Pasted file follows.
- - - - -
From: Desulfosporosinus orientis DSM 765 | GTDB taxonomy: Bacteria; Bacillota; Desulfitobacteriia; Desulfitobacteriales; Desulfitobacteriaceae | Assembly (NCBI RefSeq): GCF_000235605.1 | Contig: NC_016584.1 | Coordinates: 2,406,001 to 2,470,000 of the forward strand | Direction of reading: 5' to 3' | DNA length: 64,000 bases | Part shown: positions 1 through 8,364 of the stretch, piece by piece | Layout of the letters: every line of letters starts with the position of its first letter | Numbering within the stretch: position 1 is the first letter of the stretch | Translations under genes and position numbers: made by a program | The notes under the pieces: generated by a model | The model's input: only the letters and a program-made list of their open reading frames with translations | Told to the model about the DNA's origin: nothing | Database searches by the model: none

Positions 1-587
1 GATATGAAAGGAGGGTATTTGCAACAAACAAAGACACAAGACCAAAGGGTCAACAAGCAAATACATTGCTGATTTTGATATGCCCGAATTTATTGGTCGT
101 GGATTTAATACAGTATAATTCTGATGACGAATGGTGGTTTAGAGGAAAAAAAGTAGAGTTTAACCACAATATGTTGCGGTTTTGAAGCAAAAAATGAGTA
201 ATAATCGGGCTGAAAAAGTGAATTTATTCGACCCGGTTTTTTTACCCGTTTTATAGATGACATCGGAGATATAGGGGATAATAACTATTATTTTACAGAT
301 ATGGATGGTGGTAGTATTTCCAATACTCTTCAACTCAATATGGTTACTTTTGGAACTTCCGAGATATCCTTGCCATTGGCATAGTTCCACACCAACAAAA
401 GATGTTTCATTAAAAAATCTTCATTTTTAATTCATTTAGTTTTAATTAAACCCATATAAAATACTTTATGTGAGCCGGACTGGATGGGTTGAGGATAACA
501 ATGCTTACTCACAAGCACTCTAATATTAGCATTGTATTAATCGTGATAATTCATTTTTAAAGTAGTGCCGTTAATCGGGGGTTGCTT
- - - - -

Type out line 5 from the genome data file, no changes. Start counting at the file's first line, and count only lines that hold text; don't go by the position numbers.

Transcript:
201 ATAATCGGGCTGAAAAAGTGAATTTATTCGACCCGGTTTTTTTACCCGTTTTATAGATGACATCGGAGATATAGGGGATAATAACTATTATTTTACAGAT